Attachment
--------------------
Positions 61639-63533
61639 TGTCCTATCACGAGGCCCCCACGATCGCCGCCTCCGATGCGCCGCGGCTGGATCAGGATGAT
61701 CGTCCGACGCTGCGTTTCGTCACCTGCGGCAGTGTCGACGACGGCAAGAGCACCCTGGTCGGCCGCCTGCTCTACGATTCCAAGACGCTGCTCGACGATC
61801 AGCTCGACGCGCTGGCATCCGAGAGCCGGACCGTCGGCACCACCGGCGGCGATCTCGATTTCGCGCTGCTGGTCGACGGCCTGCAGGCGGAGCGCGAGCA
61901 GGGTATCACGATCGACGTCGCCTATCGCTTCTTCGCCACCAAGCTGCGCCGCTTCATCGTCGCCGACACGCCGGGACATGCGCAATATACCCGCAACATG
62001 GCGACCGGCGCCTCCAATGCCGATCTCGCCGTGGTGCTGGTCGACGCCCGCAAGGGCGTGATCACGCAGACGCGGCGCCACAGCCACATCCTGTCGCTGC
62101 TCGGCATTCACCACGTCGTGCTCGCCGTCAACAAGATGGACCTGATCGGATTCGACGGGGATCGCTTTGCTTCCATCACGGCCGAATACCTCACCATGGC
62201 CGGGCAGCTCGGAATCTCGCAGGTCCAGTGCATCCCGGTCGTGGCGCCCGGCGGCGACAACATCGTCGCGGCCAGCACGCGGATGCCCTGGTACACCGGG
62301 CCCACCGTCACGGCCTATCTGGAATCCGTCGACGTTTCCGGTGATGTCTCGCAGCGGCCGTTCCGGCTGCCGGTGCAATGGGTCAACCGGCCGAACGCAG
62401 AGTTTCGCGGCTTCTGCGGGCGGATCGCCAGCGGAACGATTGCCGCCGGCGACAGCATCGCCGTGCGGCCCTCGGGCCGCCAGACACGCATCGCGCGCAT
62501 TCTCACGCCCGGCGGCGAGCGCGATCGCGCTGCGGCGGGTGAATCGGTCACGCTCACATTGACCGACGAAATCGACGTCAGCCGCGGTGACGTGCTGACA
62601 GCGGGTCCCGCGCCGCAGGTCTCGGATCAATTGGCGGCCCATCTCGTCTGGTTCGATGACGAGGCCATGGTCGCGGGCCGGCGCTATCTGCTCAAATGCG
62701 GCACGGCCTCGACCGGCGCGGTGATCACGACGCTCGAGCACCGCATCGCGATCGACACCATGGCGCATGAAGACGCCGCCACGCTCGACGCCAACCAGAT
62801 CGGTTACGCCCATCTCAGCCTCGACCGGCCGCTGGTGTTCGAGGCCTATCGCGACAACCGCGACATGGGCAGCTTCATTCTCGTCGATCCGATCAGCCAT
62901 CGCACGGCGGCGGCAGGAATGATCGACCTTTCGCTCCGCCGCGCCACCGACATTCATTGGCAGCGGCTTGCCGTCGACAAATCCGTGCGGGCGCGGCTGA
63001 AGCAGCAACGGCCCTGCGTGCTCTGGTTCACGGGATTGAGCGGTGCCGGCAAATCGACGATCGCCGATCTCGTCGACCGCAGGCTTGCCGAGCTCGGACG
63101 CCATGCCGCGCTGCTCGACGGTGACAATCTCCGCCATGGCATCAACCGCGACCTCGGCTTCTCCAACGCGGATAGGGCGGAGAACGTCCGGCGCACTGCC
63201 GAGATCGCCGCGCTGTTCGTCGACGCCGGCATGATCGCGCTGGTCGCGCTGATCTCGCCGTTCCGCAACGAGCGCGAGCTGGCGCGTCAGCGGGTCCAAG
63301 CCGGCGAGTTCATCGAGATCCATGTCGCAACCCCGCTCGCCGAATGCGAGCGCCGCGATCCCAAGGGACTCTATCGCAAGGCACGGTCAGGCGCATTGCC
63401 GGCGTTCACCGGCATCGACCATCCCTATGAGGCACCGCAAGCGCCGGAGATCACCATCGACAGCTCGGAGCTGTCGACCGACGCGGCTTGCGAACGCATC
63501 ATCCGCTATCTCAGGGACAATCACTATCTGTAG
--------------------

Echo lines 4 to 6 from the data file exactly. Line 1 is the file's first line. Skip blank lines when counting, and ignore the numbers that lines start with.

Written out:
61801 AGCTCGACGCGCTGGCATCCGAGAGCCGGACCGTCGGCACCACCGGCGGCGATCTCGATTTCGCGCTGCTGGTCGACGGCCTGCAGGCGGAGCGCGAGCA
61901 GGGTATCACGATCGACGTCGCCTATCGCTTCTTCGCCACCAAGCTGCGCCGCTTCATCGTCGCCGACACGCCGGGACATGCGCAATATACCCGCAACATG
62001 GCGACCGGCGCCTCCAATGCCGATCTCGCCGTGGTGCTGGTCGACGCCCGCAAGGGCGTGATCACGCAGACGCGGCGCCACAGCCACATCCTGTCGCTGC